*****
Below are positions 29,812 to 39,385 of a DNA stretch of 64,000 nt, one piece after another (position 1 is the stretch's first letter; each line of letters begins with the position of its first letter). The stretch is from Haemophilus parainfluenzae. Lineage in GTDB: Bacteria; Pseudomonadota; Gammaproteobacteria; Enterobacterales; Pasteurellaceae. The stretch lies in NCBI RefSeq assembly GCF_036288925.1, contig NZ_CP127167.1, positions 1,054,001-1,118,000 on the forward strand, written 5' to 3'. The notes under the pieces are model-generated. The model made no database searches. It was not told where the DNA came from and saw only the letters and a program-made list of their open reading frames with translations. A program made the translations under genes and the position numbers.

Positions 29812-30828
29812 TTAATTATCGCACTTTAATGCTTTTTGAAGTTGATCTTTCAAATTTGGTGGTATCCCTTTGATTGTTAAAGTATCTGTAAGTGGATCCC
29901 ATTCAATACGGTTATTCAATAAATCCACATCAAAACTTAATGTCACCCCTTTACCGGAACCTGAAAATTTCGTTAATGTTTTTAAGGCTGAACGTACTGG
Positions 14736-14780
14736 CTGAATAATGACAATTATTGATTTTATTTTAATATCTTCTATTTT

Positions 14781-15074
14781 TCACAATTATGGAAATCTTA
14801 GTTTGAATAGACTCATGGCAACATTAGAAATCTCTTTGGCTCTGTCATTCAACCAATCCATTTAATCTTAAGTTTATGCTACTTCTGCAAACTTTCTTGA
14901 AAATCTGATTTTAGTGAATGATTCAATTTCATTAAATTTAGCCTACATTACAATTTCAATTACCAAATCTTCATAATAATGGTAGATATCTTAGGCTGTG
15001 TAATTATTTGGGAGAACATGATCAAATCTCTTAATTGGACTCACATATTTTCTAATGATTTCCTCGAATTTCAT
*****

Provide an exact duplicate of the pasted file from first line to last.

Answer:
Below are positions 29,812 to 39,385 of a DNA stretch of 64,000 nt, one piece after another (position 1 is the stretch's first letter; each line of letters begins with the position of its first letter). The stretch is from Haemophilus parainfluenzae. Lineage in GTDB: Bacteria; Pseudomonadota; Gammaproteobacteria; Enterobacterales; Pasteurellaceae. The stretch lies in NCBI RefSeq assembly GCF_036288925.1, contig NZ_CP127167.1, positions 1,054,001-1,118,000 on the forward strand, written 5' to 3'. The notes under the pieces are model-generated. The model made no database searches. It was not told where the DNA came from and saw only the letters and a program-made list of their open reading frames with translations. A program made the translations under genes and the position numbers.

Positions 29812-30828
29812 TTAATTATCGCACTTTAATGCTTTTTGAAGTTGATCTTTCAAATTTGGTGGTATCCCTTTGATTGTTAAAGTATCTGTAAGTGGATCCC
29901 ATTCAATACGGTTATTCAATAAATCCACATCAAAACTTAATGTCACCCCTTTACCGGAACCTGAAAATTTCGTTAATGTTTTTAAGGCTGAACGTACTGG
Positions 14736-14780
14736 CTGAATAATGACAATTATTGATTTTATTTTAATATCTTCTATTTT

Positions 14781-15074
14781 TCACAATTATGGAAATCTTA
14801 GTTTGAATAGACTCATGGCAACATTAGAAATCTCTTTGGCTCTGTCATTCAACCAATCCATTTAATCTTAAGTTTATGCTACTTCTGCAAACTTTCTTGA
14901 AAATCTGATTTTAGTGAATGATTCAATTTCATTAAATTTAGCCTACATTACAATTTCAATTACCAAATCTTCATAATAATGGTAGATATCTTAGGCTGTG
15001 TAATTATTTGGGAGAACATGATCAAATCTCTTAATTGGACTCACATATTTTCTAATGATTTCCTCGAATTTCAT